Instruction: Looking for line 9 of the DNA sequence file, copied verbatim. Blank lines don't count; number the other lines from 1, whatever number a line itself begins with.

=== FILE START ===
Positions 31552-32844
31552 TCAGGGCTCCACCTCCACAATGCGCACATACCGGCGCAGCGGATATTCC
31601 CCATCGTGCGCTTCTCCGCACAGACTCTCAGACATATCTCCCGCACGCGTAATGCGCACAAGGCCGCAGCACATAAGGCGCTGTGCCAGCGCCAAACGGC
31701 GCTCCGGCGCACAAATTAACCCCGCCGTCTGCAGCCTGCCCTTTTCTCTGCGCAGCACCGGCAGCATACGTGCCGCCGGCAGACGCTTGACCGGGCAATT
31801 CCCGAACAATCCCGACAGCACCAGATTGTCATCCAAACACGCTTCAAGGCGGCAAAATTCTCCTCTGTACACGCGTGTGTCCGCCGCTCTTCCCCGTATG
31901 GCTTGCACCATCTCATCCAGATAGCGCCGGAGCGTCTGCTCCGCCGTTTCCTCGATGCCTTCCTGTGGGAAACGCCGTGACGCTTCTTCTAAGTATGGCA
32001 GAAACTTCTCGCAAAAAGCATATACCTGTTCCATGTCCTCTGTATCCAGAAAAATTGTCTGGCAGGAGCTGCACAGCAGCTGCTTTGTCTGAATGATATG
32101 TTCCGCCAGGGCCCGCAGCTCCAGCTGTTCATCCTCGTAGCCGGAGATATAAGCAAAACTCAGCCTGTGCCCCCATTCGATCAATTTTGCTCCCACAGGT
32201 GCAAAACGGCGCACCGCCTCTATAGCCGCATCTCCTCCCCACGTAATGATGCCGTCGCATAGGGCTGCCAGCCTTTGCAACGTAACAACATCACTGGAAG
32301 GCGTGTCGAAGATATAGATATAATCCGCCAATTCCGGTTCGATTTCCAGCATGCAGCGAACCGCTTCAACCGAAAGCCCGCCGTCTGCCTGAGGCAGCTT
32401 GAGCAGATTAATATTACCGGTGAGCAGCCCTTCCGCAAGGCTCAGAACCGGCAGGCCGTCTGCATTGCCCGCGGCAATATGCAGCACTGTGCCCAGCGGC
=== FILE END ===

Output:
32201 GCAAAACGGCGCACCGCCTCTATAGCCGCATCTCCTCCCCACGTAATGATGCCGTCGCATAGGGCTGCCAGCCTTTGCAACGTAACAACATCACTGGAAG